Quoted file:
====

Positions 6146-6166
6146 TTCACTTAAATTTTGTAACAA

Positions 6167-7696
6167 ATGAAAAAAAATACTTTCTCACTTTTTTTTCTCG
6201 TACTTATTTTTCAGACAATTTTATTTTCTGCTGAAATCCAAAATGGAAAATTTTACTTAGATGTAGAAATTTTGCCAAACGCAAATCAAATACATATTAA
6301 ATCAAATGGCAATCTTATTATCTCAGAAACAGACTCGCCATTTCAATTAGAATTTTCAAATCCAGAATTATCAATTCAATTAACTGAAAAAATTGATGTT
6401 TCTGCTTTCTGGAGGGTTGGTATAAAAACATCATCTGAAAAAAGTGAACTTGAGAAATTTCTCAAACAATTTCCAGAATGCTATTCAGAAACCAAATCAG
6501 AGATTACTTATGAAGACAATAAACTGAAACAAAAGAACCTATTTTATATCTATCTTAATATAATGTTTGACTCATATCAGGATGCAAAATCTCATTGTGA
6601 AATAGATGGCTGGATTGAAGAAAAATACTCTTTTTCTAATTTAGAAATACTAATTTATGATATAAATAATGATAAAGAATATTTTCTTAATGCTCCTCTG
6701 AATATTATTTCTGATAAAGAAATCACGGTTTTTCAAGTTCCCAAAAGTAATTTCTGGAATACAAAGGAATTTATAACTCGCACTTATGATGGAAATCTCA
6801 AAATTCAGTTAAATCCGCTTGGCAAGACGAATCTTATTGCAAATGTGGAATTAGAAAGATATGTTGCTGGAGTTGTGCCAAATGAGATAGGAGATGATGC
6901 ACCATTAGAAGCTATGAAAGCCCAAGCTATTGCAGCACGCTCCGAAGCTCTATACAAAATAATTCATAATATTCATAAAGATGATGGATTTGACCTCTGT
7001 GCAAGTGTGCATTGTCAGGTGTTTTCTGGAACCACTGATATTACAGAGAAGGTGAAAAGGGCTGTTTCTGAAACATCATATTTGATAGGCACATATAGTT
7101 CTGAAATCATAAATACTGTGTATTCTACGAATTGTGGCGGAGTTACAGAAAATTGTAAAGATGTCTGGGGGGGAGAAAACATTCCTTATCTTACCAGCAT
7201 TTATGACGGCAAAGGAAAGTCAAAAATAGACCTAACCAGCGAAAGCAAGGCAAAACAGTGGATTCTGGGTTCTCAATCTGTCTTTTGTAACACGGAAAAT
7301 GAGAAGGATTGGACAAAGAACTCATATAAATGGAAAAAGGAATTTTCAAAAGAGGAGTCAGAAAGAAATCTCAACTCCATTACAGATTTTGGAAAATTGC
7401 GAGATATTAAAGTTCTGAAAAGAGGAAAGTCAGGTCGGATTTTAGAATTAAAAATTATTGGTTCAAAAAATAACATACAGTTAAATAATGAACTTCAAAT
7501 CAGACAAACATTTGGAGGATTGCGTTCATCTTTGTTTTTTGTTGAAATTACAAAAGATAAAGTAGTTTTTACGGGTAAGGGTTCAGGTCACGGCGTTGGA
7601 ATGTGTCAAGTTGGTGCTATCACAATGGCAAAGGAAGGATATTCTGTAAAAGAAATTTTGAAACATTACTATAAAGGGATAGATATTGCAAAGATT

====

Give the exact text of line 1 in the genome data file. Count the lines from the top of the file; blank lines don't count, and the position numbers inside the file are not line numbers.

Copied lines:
Positions 6146-6166